Recently, I was reading David Thorstad’s new paper “Existential risk pessimism and the time of perils”. In it, he models the value of reducing existential risk on a range of different assumptions.
The headline result is that 1) most plausibly, existential risk reduction is not overwhelmingly valuable–though it may still be quite valuable, it doesn’t probably swamp all other cause areas. And 2) thinking that extinction is more likely tends to weaken the case for existential risk reduction rather than strengthen it.
It struck me that one of the results is particularly interesting, I call it the repugnant solution:
If we can reduce existential risk to 0% per century across all future centuries, this act is infinitely valuable, even if the initial risk was absolutely tiny and each century is only just of positive value. This act is therefore, better than basically anything else we could do.
Perhaps, in a Pascalian way, if we think there is a tiny chance that some particular action will lead to a permanent reduction in existential risk, that act too is infinitely valuable, and everything breaks.
This is also true even if we decrease the value of each century from “really amazingly great” to “only just net positive”.
This is great!
Thanks for the post - this seems like a really important contribution! [Caveat: I am not at all an expert on this and just spent some time googling]. Snake antivenom actually requires that you milk venom from a snake to produce, and I wonder how much this is contributing to the high cost ($55–$640) of snake venom . I wonder if R&D would be a better investment, especially given the potentially high storage and transport costs for snake venom (see below). It would be interesting to see someone investigate this more thoroughly.
Storage costs are pretty low in that cost effectiveness estimate you cite , but it seems pretty plausible to me that storage and transportation costs would be much higher if you wanted to administer snake venom at smaller clinics that were closer to the victims of snake bites. The cost was based on this previous estimate, in which they say“The cost of shipping from abroad where the antivenoms are manufactured, transportation within Nigeria and freezing of antivenom (including use of supplementary diesel power electric generators in addition to national power grid) is estimated at N3,000 ($18.75) from prior experience and expert opinion. But it was assumed that appropriate storage facilities already exist at the local level through immunization/drug services and that no additional capital investment would be required to adequately store the antivenom in the field” .I'm not sure exactly what facilities are required and how expensive they would be, but this seems like it could be an important consideration.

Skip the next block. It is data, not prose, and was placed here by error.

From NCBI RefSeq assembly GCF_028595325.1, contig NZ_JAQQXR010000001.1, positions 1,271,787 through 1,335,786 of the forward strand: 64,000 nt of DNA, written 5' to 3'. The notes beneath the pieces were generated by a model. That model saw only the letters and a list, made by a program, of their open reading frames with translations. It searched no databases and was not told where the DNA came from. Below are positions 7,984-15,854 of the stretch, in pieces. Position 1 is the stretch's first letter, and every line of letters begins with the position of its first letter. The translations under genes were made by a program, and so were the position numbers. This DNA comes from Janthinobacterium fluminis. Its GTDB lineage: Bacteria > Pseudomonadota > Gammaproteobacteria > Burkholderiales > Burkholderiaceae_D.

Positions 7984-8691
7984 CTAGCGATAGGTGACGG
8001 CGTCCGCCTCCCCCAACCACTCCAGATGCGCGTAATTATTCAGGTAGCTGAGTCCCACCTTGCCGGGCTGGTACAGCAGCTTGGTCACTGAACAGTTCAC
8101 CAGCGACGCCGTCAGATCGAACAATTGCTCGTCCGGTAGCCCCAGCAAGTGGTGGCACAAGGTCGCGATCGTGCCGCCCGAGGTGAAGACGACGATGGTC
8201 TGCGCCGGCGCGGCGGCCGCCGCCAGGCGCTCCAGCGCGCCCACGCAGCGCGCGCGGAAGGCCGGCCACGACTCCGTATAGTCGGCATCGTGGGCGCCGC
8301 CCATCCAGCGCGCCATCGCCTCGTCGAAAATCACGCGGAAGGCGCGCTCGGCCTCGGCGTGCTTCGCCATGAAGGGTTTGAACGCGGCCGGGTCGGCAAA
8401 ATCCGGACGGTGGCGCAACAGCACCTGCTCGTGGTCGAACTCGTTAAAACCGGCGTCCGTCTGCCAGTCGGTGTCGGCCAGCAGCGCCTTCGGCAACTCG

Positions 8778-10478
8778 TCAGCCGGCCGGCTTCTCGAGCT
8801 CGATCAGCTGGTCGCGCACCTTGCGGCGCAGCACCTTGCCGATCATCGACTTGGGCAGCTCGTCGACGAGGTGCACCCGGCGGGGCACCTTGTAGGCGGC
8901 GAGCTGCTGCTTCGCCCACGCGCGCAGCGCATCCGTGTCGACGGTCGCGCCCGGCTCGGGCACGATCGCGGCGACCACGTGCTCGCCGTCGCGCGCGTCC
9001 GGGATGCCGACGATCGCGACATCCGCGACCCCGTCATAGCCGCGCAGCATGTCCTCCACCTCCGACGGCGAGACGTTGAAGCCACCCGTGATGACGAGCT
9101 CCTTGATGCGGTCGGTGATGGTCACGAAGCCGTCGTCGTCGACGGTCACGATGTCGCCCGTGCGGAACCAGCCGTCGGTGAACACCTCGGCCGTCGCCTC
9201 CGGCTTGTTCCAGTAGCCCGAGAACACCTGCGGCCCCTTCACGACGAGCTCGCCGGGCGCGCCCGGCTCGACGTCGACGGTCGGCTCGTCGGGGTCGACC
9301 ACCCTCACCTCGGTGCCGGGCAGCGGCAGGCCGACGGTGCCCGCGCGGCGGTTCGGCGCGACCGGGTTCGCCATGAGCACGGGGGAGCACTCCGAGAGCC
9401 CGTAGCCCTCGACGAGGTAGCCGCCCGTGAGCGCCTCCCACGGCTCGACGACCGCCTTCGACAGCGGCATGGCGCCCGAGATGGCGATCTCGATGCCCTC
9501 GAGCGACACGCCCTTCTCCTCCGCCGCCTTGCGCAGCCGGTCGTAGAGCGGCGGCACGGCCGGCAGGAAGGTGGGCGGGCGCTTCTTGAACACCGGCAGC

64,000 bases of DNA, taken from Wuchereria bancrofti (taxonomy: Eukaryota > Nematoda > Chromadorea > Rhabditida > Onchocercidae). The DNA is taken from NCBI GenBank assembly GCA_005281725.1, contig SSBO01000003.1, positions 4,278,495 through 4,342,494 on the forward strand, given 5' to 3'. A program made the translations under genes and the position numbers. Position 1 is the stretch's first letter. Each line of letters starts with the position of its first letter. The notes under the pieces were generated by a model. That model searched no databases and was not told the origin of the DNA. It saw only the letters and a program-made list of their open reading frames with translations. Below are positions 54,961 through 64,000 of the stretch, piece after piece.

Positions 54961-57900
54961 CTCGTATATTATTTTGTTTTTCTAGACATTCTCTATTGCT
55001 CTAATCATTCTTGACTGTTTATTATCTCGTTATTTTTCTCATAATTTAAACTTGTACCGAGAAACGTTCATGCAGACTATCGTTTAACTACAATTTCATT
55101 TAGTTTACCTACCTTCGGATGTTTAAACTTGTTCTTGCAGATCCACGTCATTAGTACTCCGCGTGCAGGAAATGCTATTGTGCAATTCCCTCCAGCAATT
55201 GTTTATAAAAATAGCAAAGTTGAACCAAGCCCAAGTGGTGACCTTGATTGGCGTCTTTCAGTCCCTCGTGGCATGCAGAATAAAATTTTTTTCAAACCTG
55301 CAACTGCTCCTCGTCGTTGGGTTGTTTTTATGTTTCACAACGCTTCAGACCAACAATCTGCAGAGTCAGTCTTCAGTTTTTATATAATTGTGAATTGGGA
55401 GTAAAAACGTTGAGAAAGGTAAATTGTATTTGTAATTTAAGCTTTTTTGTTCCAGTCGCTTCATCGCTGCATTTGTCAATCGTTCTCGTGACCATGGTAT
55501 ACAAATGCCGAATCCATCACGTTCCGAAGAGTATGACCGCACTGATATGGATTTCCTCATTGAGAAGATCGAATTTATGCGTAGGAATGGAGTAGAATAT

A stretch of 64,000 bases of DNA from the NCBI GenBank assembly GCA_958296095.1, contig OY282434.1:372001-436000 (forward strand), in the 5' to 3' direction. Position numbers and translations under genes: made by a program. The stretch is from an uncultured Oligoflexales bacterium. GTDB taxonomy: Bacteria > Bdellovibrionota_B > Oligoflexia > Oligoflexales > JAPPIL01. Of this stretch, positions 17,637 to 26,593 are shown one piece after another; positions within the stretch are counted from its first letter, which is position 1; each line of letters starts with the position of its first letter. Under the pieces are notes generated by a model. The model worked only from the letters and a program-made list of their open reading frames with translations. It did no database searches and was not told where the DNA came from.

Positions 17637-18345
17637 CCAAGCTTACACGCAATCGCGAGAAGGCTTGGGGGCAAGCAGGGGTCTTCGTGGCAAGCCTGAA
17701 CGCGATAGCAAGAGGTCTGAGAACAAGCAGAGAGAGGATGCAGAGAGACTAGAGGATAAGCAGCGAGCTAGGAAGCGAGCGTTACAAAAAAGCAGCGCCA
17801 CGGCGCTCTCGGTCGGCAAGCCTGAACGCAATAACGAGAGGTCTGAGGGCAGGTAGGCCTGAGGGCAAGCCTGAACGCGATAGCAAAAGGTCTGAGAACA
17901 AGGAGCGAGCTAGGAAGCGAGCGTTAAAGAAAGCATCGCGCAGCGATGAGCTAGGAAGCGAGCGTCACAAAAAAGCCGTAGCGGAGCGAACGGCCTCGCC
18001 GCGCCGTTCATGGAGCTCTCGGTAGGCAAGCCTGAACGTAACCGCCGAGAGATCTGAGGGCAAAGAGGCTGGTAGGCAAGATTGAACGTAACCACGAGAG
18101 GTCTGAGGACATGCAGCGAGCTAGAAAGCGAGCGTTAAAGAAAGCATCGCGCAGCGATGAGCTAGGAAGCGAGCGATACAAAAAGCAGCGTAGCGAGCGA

Brown NI (2012) Consequences of neglect: analysis of the sub-Saharan African snake antivenom market and the global context. PLoS Negl Trop Dis. 6: e1670.
 Hamza M, Idris MA, Maiyaki MB, Lamorde M, Chippaux JP, et al. (2016) Cost-Effectiveness of Antivenoms for Snakebite Envenoming in 16 Countries in West Africa. PLOS Neglected Tropical Diseases 10(3): e0004568. https://doi.org/10.1371/journal.pntd.0004568
 Habib AG, Lamorde M, Dalhat MM, Habib ZG, Kuznik A (2015) Cost-effectiveness of Antivenoms for Snakebite Envenoming in Nigeria. PLOS Neglected Tropical Diseases 9(1): e3381. https://doi.org/10.1371/journal.pntd.0003381
Thanks, it looks like you've put a lot of effort into summarising this information (it actually looks better and higher effort than my original post, oop).
Thank you! I really appreciate the encouragement!
I'm all for pricing in carbon and sensible policy that regulates in proportion to our best estimate of the risk!
I think my (updated based on the comments so far) conclusion is the same as yours!
Digging into this a bit, I may have gotten the original argument for nuclear wrong - it does seem like some countries would struggle to source their energy from renewables due to space constraints (arguably, less of a problem in Australia). "I’m not even sure it’s physically possible with 100% renewables... if you were to try and just replace oil in a country like Korea or Japan, so a densely populated country without huge amounts of spare land, you have to take up a significant proportion of the entire nation with solar panels... In the UK... if you want to replace our oil consumption, you’d have to cover over one and a half times the size of Wales with solar just for oil; never mind about decarbonizing the electricity grid and all the rest of it." - Mark Lynas on the 80,000 hours podcast
Thanks, I've found this helpful (if a little embarrassing)!
Saved these all to pocket, thanks for the recommendations!
If someone was looking to work for OPP would an honours* or masters program be more beneficial than an undergraduate degree?
Are there particular questions or areas that could be worked on for a research project in honours/masters that are particularly helpful directly or develop the right kinds of skills for OPP? (especially in economics, philosophy or cognitive science)
("Honours" in Australia is a 1 year research/coursework program)